Elliott's over/under rushing total against the Eagles is 99.5. He's rushed for 130-plus yards in each of his last four games, and the odds are 3/1 that he'll reach that number again this week. 

The Eagles have allowed just one 100-yard rusher this season, Washington's Matt Jones (16 for 135).

Elliott is also now on pace to break Eric Dickerson's rookie rushing record. Dickerson had 1,808 in 1983; Elliott is on pace for 1,875. Will Elliott break that 33-year-old mark? A "yes" bet pays 2/1; a "no" bet pays 1/3.

Dave Hakstol did Steve Mason a favor by challenging Sabres' 3rd goal

Dave Hakstol did Steve Mason a favor by challenging Sabres' 3rd goal

Many, though not all hockey games, have a tipping point or pivotal moment that factors into the outcome.
Sometimes it’s obvious what it was and when the moment occurred. Other times, it’s overshadowed by something else on the ice.
Ask the Flyers which moment would define their come-from-behind 4-3 shootout victory over Buffalo on Tuesday and the response will be virtually unanimous: when Dmitry Kulikov leveled Jakub Voracek with a high hit that made contact to the head in the third period.
Voracek was forced off the ice under the NHL’s concussion protocol.
That hit incensed the Flyers, who went on to score two power-play goals and tie the game, 3-3. The comeback was on.
Yet there was a less obvious but significant point that happened late in the second period, and it concerned goalie Steve Mason.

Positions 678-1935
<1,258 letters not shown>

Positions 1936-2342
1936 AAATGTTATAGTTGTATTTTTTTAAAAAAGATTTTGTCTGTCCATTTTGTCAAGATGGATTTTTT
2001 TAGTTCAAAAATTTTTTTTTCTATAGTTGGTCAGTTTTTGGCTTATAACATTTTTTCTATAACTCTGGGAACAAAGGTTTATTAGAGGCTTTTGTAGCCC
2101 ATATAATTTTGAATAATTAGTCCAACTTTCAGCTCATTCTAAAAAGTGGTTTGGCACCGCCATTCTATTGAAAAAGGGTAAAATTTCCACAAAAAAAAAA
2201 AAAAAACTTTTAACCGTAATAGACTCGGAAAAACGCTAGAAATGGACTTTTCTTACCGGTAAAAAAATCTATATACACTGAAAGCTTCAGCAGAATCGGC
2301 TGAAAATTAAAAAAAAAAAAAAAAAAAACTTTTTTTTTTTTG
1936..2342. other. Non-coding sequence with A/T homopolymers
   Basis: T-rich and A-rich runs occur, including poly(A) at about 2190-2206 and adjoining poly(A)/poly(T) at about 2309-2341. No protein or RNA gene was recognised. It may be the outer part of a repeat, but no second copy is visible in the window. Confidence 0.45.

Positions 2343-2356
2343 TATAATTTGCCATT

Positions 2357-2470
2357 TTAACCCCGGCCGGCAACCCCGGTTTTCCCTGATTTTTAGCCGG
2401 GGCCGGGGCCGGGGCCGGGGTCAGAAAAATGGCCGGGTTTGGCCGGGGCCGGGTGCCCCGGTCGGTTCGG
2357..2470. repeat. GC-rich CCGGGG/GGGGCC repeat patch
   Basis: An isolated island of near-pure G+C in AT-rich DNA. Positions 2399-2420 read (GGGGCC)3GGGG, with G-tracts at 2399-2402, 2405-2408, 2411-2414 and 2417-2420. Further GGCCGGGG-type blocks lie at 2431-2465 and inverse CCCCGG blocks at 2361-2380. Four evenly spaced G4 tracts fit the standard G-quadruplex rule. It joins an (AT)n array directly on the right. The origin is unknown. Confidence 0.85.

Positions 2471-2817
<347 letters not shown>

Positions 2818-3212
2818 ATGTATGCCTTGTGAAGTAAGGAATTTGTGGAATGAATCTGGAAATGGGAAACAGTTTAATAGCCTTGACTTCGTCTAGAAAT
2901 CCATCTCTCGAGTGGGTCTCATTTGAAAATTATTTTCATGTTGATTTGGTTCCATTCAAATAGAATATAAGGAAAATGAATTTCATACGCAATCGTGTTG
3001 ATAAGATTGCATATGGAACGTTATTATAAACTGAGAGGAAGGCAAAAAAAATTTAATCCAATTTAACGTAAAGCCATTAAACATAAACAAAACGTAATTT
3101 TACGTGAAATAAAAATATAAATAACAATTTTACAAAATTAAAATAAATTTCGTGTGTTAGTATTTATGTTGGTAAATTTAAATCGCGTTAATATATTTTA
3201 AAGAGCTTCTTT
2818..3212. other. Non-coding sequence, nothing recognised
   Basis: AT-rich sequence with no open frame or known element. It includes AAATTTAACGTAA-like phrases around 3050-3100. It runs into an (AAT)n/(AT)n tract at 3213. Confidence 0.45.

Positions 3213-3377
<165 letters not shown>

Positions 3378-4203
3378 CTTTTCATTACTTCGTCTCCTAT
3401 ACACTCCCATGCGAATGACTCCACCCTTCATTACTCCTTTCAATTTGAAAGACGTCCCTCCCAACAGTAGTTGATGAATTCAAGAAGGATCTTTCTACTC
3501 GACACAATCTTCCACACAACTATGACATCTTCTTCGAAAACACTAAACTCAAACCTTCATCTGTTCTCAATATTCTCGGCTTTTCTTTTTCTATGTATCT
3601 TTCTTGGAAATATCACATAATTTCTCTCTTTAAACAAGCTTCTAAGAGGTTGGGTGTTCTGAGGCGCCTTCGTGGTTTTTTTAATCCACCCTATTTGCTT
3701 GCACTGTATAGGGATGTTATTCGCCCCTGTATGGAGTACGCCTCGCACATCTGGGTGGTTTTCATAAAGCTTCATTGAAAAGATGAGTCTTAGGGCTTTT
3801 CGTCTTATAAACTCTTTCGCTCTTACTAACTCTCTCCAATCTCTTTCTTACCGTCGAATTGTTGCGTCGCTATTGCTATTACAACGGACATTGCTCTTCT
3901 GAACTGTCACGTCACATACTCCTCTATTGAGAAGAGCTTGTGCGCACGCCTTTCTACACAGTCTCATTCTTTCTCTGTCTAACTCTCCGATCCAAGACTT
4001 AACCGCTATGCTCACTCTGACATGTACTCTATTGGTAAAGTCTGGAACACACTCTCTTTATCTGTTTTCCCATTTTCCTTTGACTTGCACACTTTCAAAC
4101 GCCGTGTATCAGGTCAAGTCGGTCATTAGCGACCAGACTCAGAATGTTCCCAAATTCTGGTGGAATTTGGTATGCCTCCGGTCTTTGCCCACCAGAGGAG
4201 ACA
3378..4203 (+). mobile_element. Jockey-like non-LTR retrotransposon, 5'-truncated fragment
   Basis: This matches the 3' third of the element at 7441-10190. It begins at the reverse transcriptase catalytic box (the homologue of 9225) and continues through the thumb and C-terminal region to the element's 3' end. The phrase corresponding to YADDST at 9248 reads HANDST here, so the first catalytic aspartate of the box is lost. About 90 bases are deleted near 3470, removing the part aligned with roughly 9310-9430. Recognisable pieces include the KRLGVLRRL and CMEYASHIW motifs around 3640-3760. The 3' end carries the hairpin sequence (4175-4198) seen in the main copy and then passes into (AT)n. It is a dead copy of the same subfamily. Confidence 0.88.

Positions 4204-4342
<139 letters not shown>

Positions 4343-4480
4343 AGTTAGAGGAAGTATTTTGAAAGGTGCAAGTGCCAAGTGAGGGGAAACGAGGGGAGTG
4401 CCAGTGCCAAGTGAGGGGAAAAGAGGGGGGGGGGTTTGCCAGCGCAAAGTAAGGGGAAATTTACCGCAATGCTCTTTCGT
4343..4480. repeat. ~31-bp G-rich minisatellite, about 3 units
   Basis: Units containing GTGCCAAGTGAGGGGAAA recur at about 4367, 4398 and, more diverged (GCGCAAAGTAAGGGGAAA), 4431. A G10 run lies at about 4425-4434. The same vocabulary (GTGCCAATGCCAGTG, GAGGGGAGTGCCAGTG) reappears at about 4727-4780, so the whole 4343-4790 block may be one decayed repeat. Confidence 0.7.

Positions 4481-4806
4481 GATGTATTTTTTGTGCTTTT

Matt Moulson had given Buffalo a 3-0 lead on Michal Neuvirth at 15:43, when Flyers coach Dave Hakstol elected to make a goalie switch.
Rather than call a simple timeout to buy Mason some warm-up time and allow his team to collect itself on the bench, Hakstol challenged the goal, claiming “goalie interference.”
Replays won’t show any direct interference on the shot itself. Neuvirth was speared several seconds before the play developed.
Hakstol knew the goal would likely not be overturned, but his strategy was to buy time for Mason and his team. By using a challenge, he knew the review process would take a lot longer than the 60-second timeout.
Either way, he was going to use his only timeout.
“You know what, I think we needed a timeout at that time, anyway,” Hakstol said coyly. “Pretty low probability of it being successful. Everything worked out well in the end.”
Mason appreciated what his coach did, too. Buying extra time for you?
“Yeah, probably,” Mason replied. “Regardless of the situation, you’re sitting on the bench, you know? You’re not really gauged as much as when you’re playing, obviously. So, you just try and ramp things up as quickly as possible.”
Mason had two saves in that shortened period, five in the third period and one in the overtime to register his second victory.
“There’s a never-quit attitude in this room,” he said. “We showed in Chicago — we were just talking about that. Unfortunately, we weren’t able to close that one out.
“But guys have a belief that you get one [moment] and it comes. [Travis Konecny] got us going with his first NHL goal, which is great. The guys really pushed to capitalize on their chances.” ​